If Bees Are Few: A Hive of Bee Poems edited by James P. Lenfestey is a collection of poems title after an Emily Dickinson poem. After a career in academia, advertising, and journalism as an editorial writer at the Minneapolis Star Tribune, where he won several Page One awards for excellence, James P. Lenfestey has published poetry, reviews, and articles, plus a book of essays.
This collection covers centuries of poets and nearly every bee associated trait. From the pollinators, to colony collapse disorder, to fertility in general, bees or their mannerisms are examined. Lessons on hive life, the difference between hive and ground bees, and the unique bumble bee are given. Poets from modern to medieval contribute to this collection. Rumi contributes “When Grapes Turn to Wine. Emerson gives the reader “The Humble Bee”:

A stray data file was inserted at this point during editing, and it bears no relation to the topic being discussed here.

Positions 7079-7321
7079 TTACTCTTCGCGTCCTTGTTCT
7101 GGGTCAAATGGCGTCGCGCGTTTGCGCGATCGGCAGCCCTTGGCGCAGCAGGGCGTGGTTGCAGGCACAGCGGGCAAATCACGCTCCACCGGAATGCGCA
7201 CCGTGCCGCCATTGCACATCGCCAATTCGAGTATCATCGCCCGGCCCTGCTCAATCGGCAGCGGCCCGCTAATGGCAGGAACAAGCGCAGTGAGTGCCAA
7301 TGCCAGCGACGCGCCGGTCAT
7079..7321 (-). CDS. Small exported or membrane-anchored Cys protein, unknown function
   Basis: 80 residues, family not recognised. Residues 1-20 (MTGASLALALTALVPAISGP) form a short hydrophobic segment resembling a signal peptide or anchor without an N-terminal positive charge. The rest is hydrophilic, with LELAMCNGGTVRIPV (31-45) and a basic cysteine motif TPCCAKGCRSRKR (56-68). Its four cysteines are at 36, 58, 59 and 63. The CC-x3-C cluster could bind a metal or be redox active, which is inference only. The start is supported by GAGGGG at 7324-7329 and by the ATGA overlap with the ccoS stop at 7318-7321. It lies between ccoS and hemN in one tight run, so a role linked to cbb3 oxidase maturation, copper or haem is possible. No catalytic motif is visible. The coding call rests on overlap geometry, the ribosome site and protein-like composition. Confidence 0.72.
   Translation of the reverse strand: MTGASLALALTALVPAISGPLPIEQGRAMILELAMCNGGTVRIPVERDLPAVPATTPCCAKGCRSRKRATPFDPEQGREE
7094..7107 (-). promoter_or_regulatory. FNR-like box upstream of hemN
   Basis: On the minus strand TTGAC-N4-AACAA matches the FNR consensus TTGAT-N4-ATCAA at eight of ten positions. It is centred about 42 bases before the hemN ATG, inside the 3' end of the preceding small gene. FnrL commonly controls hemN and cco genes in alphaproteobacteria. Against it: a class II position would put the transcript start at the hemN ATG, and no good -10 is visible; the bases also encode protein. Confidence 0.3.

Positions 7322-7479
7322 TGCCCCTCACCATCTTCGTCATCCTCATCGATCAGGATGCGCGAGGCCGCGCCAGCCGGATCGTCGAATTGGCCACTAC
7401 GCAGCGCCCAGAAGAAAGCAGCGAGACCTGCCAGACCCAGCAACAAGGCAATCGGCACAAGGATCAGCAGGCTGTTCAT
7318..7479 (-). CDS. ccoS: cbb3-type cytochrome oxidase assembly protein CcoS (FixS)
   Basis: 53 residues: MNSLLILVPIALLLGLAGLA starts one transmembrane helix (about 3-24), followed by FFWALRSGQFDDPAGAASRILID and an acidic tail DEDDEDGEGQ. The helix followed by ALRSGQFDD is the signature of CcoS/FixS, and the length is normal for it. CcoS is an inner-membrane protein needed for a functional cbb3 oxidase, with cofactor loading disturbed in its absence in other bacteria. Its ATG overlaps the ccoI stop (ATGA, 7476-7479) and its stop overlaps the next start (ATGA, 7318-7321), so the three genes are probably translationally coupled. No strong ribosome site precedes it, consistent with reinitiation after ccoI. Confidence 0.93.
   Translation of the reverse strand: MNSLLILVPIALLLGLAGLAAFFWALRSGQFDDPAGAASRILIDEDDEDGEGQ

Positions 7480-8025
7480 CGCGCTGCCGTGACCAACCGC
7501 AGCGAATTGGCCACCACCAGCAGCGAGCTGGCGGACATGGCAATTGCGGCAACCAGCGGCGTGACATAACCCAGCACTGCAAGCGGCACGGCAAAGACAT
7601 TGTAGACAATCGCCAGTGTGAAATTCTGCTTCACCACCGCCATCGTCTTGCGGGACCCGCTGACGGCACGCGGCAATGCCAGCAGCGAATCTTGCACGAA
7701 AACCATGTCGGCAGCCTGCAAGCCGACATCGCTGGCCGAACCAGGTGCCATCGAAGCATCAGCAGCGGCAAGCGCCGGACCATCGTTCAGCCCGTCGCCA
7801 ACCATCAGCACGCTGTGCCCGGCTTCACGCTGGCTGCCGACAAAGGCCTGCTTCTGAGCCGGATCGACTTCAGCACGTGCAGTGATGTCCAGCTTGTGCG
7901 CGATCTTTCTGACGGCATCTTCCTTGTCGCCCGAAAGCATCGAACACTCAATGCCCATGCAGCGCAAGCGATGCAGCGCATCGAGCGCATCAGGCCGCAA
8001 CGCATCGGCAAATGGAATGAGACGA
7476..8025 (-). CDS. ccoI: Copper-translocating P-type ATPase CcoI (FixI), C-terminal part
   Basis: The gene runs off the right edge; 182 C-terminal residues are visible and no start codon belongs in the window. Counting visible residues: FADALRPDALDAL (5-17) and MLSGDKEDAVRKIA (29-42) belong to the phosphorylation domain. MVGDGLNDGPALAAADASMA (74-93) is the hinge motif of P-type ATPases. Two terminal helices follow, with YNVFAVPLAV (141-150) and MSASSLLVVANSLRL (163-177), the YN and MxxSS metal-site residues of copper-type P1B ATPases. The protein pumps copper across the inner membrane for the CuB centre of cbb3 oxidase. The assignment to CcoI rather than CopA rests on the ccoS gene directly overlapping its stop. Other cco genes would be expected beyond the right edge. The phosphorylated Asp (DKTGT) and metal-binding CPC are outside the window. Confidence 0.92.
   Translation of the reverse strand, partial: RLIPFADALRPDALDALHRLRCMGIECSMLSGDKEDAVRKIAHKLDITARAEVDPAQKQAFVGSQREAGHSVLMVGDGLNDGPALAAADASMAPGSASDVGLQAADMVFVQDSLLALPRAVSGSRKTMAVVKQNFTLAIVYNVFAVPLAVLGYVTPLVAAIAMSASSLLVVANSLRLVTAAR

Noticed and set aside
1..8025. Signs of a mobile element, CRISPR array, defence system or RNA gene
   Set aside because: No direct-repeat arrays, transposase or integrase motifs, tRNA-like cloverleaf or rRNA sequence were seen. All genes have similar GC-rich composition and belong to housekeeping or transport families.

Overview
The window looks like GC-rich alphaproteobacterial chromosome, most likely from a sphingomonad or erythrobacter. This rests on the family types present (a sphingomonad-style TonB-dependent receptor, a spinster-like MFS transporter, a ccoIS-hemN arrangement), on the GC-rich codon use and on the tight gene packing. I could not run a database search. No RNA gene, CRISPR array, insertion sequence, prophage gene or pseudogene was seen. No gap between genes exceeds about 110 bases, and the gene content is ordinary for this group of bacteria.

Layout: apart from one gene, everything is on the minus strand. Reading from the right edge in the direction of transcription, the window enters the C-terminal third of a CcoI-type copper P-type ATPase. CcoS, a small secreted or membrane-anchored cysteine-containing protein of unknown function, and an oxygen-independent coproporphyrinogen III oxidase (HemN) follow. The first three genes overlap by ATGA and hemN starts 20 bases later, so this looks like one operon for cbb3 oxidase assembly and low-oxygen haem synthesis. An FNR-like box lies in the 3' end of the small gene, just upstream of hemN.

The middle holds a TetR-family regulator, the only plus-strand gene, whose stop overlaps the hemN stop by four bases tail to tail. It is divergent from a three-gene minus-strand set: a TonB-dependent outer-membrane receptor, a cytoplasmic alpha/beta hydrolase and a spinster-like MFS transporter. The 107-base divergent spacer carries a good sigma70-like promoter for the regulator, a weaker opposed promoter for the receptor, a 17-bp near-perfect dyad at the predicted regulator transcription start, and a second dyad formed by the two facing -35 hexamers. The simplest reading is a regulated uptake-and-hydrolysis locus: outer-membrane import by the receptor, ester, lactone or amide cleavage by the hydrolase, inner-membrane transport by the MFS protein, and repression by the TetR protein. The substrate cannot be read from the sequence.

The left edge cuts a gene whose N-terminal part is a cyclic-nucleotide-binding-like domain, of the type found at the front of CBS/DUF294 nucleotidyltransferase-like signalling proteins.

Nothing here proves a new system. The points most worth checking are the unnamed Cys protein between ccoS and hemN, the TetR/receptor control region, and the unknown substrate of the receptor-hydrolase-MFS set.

Insect lover of the sun,
Joy of thy dominion!
Sailor of the atmosphere;
Swimmer through the waves of air;
Voyager of light and noon
James Silas Rogers tells of liberating a bumble bee from his basement and Lawrence Ferlinghetti tells of two bees trapped in his cabin and their different behaviors. The range of topics and views of the poets allow for a large number of poems on the same seemingly simple topic, bees, to seem fresh and not repetitious. The collection is listed as three hundred pages but the Kindle advance copy reads much more quickly. I would assume that the print edition will be illustrated. Regardless, the poetry is great and proceeds from the sale will go to the University of Minnesota Bee Lab and its efforts to help save the bees.
To make a prairie it takes a clover and one bee,
One clover, and a bee,
The revery alone will do
If bees are few.
Emily Dickinson, XCVII